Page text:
Interesting question, Leo, thanks.

      • “Reality must be [our lodestone]. And so, considering the way things really work…”

        On this we agree.

        A pragmatist would say the geometry is important because it reflects the way real things (e.g. land in surveying) really work, whether platonic triangles actually exist or not. A theory that is imperfect, but useful, is to be preferred over the theory that might be perfect, but which isn’t useful.

        The actual existence of platonic objects is not falsifiable. Karl Popper stressed the importance of falsifiability in the history of science.

        This reminds me of the phrase attributed to Wolfgang Pauli: It is not only not right, it is not even wrong. The phrase is applied to arguments that purport to be scientific but fail at some fundamental level in that they cannot be tested by experiment.

      • I’m not sure what you are getting at. Could you explain? Or, just assert what you would assert. So far as I can tell, nothing you’ve said in this comment apposes to anything I’ve said so far.

        Harking back to your previous comment, you *seem* to be asserting that philosophical knowledge is unattainable because the propositions of philosophy are not susceptible to experimental falsification. But I doubt that this is what you are asserting, because that assertion is itself not susceptible to experimental falsification.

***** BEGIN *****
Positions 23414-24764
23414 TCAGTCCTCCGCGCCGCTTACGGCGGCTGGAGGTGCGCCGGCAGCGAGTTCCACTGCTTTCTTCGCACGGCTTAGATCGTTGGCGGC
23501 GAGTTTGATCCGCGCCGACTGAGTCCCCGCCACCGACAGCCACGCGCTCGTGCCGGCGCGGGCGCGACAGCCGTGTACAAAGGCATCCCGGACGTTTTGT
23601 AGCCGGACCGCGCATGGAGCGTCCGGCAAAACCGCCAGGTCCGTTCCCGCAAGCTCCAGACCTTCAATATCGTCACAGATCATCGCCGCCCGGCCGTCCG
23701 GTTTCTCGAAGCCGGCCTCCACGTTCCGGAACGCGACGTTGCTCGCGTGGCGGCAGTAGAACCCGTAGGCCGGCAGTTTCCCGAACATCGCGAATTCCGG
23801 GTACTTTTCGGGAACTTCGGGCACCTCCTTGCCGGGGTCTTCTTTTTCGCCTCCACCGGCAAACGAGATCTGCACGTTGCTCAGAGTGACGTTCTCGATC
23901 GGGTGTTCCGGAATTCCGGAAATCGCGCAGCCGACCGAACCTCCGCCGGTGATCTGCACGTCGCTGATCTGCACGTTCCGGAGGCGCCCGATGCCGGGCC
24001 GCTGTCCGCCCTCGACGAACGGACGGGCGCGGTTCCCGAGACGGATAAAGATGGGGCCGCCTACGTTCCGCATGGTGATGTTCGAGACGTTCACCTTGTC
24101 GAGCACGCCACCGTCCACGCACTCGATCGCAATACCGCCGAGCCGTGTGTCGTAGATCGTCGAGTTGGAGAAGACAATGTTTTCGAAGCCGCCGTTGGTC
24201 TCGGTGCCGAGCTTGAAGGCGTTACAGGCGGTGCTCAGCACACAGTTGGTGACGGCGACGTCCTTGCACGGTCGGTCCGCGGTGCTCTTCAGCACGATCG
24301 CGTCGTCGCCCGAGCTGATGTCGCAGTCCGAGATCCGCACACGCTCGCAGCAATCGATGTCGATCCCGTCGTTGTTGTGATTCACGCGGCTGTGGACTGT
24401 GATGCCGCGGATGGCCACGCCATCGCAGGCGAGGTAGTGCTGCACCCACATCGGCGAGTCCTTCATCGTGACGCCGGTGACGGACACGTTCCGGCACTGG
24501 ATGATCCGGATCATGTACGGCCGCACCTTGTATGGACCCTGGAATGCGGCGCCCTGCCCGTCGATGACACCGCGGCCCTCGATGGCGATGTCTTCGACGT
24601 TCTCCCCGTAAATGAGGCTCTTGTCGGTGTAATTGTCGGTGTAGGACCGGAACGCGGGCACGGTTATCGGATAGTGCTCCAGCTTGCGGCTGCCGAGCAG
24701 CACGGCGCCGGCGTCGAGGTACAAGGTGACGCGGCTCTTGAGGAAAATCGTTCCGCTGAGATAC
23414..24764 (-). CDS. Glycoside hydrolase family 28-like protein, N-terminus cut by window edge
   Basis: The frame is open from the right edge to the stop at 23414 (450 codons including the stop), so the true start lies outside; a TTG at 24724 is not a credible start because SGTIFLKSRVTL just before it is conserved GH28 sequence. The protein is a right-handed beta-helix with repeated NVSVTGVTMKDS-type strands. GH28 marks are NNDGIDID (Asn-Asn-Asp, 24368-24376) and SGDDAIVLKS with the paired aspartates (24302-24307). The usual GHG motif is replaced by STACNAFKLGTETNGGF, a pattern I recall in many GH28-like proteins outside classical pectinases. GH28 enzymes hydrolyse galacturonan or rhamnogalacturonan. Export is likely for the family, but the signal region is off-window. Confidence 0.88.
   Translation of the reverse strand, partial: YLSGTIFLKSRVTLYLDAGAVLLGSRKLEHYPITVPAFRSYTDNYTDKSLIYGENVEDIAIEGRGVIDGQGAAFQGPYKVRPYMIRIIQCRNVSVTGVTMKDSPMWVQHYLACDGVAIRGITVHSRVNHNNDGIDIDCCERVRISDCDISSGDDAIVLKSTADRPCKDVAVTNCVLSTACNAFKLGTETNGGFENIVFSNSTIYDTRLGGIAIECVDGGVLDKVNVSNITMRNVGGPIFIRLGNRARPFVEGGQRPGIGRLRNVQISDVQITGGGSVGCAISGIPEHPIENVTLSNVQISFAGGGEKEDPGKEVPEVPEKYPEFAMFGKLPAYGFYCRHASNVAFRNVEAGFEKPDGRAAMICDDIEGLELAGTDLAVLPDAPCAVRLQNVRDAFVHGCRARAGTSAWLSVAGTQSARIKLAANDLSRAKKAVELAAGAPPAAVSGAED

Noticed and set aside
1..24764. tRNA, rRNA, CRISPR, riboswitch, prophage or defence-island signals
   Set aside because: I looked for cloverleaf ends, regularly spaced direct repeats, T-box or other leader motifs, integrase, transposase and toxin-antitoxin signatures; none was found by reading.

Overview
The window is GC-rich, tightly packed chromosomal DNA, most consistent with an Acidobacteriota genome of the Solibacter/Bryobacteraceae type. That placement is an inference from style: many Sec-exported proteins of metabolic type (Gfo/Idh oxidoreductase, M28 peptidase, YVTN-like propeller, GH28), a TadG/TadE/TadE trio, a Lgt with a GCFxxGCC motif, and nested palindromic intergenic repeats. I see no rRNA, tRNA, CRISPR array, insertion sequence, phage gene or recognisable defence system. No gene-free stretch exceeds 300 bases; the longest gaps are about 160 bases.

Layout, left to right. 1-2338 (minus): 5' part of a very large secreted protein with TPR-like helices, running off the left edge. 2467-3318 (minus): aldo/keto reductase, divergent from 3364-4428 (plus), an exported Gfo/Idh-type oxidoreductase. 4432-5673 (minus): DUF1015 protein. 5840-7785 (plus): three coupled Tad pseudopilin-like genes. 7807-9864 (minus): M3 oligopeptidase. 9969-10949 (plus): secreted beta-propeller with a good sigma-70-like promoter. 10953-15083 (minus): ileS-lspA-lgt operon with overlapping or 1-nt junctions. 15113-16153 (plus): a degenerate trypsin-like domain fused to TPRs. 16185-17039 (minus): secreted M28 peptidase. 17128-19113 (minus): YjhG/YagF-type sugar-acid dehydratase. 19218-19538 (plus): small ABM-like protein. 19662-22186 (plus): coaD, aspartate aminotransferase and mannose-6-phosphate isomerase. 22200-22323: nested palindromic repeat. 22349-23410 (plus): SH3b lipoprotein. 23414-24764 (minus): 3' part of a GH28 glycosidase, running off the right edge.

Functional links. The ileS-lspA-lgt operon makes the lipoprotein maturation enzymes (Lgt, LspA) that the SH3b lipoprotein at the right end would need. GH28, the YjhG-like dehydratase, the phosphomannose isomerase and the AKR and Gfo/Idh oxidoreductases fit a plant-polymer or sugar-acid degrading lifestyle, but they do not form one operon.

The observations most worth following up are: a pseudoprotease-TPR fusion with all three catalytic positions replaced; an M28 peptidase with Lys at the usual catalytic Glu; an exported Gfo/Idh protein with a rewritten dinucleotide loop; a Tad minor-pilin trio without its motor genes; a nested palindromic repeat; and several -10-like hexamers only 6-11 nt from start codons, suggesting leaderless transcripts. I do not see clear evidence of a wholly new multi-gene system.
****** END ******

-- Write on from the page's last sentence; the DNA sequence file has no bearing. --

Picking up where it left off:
Re geometry, I did not mean to suggest that geometry is unimportant, only that the geometricization of time – i.e., the reification of the temporal dimension of extension (as, say, along a number line) – can lead to serious confusion. To map history to a line is tremendously useful as a heuristic, but it is terrifically easy to take the properties of a line as properties of time. In some respects, that’s an erroneous transference; comparable to inferring from the topology of the map itself that the territory is two-dimensional.

      • What I am saying is that statements subject to experimental verification or falsification are of a different category than those that are not. In the words of Karl Popper, “In so far as a scientific statement speaks about reality, it must be falsifiable; and in so far as it is not falsifiable, it does not speak about reality.” And reality was your lodestone, and you brought up the science of chemistry in your original post.

        Philosophy need not be meaningless or wrong even though it is not science. But while science has made demonstrable progress; it is hard to point to such progress in philosophy.

        I find Popper’s criticism of Plato interesting, and I assume you disagree with Popper on that, but I also find philosophy to resemble tail chasing. See Why should I believe Plato over Popper? Or vice versa? Both are distinguished, presumably honest, and highly intelligent.